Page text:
Some people don’t know the first thing about getting a mortgage loan. They hear reports of dropping interest rates and lower home prices and hastily decide to jump into home ownership. But the process of getting a home loan differs from getting a car loan or renting an apartment, and applicants who don’t recognize these key differences are often disappointed when a lender denies their mortgage loan application.
Educating yourself is key, and there are a number of ways to avoid this heartache and disappointment when applying for a mortgage loan.
Getting Your Mortgage Loan Approved
Buying a house is already stressful, and being ill-prepared heightens the anxiety. Why put yourself through this? Learn how to think like a lender and educate yourself on the best ways to get your mortgage loan approved:
1. Know Your Credit Score
It literally takes a few minutes to pull your credit report and order your credit score. But surprisingly, some future home buyers never review their scores and credit history before submitting a home loan application, assuming that their scores are high enough to qualify. And many never consider the possibility of identity theft. However, a low credit score and credit fraud can stop a mortgage application dead in its tracks.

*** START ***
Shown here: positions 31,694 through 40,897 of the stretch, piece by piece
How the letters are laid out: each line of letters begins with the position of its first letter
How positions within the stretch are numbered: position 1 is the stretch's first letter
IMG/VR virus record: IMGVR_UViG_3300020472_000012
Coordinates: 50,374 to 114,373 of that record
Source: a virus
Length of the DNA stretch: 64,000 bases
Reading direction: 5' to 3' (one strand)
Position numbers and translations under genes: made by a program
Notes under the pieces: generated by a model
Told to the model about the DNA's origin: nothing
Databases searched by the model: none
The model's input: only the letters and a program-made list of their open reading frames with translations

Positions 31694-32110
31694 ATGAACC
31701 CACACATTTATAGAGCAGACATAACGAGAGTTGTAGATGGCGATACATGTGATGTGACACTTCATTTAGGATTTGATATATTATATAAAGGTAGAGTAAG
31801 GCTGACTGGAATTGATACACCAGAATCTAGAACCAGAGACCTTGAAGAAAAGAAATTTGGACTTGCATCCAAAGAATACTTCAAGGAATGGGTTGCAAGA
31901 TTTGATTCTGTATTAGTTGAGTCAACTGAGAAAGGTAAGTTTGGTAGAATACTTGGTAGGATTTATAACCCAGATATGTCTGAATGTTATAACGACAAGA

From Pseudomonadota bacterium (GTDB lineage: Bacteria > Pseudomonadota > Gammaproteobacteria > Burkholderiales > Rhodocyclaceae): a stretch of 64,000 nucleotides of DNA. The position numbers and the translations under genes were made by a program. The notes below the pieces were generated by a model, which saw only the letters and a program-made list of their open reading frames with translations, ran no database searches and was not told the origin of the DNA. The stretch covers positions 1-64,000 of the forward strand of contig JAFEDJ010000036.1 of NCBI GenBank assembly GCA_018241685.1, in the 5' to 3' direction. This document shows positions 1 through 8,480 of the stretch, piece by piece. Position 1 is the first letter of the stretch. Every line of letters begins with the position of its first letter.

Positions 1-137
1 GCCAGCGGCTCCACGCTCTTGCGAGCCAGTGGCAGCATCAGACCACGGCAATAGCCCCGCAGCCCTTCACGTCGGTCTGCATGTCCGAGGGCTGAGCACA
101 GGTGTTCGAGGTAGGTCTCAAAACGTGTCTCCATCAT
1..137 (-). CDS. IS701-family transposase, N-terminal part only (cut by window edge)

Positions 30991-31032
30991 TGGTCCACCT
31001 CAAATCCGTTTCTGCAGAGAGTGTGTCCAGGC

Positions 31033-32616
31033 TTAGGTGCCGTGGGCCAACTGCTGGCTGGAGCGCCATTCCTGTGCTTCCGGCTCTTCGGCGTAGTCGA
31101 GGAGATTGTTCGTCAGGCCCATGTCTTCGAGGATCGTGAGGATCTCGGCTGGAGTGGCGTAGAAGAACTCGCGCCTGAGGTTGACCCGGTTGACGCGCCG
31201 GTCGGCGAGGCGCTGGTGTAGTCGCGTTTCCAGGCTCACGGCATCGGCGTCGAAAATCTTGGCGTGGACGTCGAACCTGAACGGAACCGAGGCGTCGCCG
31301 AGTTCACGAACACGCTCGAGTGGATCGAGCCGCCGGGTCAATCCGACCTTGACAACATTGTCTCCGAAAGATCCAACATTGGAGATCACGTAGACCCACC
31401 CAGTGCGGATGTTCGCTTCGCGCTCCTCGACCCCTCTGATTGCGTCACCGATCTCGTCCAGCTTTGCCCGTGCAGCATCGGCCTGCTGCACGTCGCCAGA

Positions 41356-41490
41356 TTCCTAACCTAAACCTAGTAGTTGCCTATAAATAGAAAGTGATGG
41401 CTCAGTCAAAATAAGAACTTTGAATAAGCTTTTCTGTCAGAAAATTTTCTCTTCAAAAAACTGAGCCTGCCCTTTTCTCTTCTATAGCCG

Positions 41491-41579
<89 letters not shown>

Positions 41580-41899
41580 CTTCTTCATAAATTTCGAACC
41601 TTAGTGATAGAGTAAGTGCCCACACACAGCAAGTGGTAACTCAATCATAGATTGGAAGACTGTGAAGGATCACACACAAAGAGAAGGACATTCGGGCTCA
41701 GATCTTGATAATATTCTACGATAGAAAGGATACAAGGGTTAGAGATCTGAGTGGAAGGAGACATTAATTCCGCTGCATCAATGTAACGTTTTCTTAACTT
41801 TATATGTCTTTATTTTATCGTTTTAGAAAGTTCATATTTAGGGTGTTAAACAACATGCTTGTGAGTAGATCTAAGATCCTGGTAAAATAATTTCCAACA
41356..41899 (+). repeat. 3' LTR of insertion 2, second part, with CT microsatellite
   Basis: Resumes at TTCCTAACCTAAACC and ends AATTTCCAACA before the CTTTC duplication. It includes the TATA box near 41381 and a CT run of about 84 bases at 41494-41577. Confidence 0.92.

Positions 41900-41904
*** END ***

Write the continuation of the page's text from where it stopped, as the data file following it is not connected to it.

Credit scores and credit activity have a major impact on mortgage approvals. According to the Home Loan Learning Center, a large percentage of lenders require a minimum credit score of 680 (620 for FHA mortgage loans) – and if your score falls below 680, lenders can deny your request for a conventional mortgage loan.
In addition to higher credit score requirements, several missed payments, frequent lateness, and other derogatory credit information can stop mortgage approvals. Pay your bills on time, lower your debts, and stay on top of your credit report. Cleaning up your credit history beforehand and fixing errors on your credit report are key to keeping up a good credit score.
2. Save Your Cash
Requirements for getting a mortgage loan often change, and if you are considering applying for a home loan in the near future, be ready to cough up the cash. Walking into a lender’s office with zero cash is a quick way to get your home loan application rejected. Mortgage lenders are cautious: Whereas they once approved zero-down mortgage loans, they now require a down payment.
Down payment minimums vary and depend on various factors, such as the type of loan and the lender. Each lender establishes its own criteria for down payments, but on average, you’ll need at least a 3.5% down payment. Aim for a higher down payment if you have the means. A 20% down payment not only knocks down your mortgage balance, it also alleviates private mortgage insurance or PMI. Lenders attach this extra insurance to properties without 20% equity, and paying PMI increases the monthly mortgage payment. Get rid of PMI payments and you can enjoy lower, more affordable mortgage payments.
However, down payments aren’t the only expense you must worry about. Getting a mortgage also involves closing costs, home inspections, home appraisals, title searches, credit report fees, application fees, and other expenses. Closing costs are roughly 3% to 5% of the mortgage balance – paid to your lender before you can seal the deal.